After 17 years in a strict religious household outside Toronto, Avril Lavigne had enough pent-up angst to effectively launch a new pop-punk paradigm. “I wasn’t really allowed to really go anywhere or do anything,” says Lavigne. “I was definitely a good girl with strong morals, [but] my parents watched me like a fucking hawk.”
Despite her hyper-orthodox upbringing, Lavigne’s early smashes, from “Complicated” to “Sk8er Boi,” centered on high-school averageness—endorsing reckless use of eyeliner rather than actual lawlessness. Rivaling the scale of bubblegum opposites like Britney and Christina, Lavigne’s 2002 debut record Let Go would sell 20 million copies worldwide, thrusting her into adulthood and global fame simultaneously. “The first 10 years after leaving home, it was like, ‘woo!’ I went wild,” says Lavigne. She adds, “No sleep, Jack Daniels and beer. I would say that continued until the third album, when I was married,” referring to her first marriage at 21 to Sum 41 frontman Deryck Whibley.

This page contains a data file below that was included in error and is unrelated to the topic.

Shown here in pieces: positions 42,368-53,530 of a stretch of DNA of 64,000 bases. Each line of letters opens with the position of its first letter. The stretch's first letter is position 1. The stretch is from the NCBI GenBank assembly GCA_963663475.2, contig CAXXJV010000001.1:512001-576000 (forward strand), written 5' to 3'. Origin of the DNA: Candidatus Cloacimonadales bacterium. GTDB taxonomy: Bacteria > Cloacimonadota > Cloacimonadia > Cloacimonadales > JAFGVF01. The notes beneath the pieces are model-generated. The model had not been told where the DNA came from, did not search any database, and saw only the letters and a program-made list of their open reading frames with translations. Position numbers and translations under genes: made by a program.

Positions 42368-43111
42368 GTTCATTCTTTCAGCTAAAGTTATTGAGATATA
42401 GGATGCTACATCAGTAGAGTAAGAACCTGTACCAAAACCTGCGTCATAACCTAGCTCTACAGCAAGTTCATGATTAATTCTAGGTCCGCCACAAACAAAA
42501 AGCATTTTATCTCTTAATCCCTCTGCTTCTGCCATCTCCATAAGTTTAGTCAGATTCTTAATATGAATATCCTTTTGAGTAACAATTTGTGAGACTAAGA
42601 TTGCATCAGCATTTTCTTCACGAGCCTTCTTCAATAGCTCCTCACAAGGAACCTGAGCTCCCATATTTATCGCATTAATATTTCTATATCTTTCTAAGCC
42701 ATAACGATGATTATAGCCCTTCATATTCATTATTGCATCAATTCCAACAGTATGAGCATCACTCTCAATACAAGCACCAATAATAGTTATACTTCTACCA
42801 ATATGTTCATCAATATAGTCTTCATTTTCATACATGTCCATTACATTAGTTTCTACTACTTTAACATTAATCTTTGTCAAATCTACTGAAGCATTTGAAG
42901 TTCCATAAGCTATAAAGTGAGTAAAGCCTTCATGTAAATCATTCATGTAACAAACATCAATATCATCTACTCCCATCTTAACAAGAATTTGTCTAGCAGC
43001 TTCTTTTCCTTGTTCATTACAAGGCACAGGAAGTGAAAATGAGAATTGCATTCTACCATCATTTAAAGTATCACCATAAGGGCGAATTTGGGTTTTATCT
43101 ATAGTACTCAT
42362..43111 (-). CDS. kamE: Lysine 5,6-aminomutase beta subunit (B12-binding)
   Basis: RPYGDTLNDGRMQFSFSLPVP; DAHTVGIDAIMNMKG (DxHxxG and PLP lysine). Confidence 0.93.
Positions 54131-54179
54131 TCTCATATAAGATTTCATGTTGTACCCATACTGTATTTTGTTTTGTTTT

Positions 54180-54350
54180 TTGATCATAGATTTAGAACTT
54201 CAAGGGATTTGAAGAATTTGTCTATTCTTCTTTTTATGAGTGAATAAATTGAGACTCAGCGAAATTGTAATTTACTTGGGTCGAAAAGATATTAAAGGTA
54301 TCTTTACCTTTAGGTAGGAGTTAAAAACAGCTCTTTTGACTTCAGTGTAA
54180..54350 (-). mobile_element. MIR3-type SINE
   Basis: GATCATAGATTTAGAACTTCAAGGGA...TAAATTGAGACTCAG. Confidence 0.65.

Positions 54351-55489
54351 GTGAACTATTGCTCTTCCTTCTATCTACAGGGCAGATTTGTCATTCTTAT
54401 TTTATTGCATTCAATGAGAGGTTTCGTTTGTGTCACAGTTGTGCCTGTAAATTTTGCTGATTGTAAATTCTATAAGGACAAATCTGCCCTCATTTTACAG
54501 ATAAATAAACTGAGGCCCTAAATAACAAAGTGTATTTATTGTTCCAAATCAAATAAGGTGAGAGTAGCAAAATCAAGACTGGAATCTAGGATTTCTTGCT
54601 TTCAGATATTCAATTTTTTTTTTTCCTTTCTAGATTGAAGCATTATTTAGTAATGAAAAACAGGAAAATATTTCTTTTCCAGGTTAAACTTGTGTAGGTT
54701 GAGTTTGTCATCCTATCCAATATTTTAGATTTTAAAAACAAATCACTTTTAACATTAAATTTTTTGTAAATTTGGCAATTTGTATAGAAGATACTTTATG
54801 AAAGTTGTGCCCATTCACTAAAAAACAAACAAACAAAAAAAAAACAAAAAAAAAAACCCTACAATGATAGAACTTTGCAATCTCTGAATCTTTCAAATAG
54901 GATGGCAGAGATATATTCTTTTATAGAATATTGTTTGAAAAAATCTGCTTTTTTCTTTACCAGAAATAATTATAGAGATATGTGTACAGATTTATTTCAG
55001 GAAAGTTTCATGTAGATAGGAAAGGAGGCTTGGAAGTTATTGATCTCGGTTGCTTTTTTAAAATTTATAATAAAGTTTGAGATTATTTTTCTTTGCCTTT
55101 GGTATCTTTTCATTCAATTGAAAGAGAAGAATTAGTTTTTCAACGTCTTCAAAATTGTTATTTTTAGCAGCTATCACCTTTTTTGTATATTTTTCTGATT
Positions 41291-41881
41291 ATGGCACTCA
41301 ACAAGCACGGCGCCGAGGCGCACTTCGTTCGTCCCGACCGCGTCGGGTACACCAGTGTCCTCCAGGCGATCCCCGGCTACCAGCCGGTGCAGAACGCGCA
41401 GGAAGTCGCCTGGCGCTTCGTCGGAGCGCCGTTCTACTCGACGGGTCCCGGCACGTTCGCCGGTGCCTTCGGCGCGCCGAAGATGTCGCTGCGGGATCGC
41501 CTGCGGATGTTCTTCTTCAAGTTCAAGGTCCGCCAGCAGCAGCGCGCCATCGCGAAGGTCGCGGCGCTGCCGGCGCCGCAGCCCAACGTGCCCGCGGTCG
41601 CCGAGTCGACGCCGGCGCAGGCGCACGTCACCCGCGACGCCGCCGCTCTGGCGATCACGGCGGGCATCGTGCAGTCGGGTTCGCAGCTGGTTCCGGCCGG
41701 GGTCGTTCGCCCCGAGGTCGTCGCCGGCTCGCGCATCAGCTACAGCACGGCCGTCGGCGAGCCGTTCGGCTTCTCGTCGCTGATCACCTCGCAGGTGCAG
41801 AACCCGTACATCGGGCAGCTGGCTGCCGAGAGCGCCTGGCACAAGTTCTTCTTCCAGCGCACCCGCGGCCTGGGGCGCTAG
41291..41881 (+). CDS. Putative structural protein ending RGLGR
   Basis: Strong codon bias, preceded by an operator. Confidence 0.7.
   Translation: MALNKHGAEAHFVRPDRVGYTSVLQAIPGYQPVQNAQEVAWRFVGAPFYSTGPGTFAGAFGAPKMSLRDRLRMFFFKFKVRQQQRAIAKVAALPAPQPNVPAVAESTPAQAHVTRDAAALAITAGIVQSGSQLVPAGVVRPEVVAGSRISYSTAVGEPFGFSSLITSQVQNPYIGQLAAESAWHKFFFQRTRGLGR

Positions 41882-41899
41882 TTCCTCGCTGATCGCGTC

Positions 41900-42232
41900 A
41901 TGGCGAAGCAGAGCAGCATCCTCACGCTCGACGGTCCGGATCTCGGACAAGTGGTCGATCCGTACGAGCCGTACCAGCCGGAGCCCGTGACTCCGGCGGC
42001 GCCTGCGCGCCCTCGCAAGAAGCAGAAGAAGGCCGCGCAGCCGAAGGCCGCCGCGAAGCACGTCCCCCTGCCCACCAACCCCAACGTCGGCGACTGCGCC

But after a decade of manic quasi-maturity, Lavigne’s energy drink-chugging pace would slow to deathlike stillness. In 2014, during her second marriage to Nickelback’s Chad Kroeger, she came down with Lyme Disease. “I was like, oh my God, am I done? I couldn’t think about anything other than breathing and eating,” she says of her now-public battle with the disorder, the inspiration for her sixth album and its titular first single, “Head Above Water.”
While her stamina isn’t quite what it was, today Lavigne has regained her freedoms and is planning a fall tour. Nor has she lost all that early-aughts angst. (Asked if recent single “Dumb Blonde” represented a reversal of her anti-Britney persona, Lavigne says “No.”) But she is a true believer in the power of positive thinking. “I do the whole gratitude list thing,” she says. “I can’t do [it all] the way I used to, but I look at how far I’ve come and I just thank God.”